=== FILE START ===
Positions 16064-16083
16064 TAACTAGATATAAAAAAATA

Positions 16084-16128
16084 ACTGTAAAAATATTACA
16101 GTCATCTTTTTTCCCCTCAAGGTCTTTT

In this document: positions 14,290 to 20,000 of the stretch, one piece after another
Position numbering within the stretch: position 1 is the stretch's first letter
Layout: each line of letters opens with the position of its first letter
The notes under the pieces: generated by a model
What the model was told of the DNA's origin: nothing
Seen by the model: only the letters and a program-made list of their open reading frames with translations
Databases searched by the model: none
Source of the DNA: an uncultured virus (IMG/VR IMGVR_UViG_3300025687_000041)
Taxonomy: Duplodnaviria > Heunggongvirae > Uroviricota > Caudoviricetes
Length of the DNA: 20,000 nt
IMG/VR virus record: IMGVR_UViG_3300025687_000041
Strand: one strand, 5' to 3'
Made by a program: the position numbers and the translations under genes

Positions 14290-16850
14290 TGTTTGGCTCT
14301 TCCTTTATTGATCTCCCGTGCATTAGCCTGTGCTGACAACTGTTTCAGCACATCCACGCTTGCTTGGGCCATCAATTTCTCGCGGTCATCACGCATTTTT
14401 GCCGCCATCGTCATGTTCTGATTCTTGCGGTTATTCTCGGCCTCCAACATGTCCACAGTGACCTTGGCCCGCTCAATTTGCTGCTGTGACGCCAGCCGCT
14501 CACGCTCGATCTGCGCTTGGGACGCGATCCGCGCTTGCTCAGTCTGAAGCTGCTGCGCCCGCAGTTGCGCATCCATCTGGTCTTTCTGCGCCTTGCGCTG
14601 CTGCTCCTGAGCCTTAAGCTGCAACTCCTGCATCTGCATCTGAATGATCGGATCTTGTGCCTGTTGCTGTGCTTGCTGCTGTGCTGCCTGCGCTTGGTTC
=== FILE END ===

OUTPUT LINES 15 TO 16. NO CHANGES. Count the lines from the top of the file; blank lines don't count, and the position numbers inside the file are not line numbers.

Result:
Length of the DNA: 20,000 nt
IMG/VR virus record: IMGVR_UViG_3300025687_000041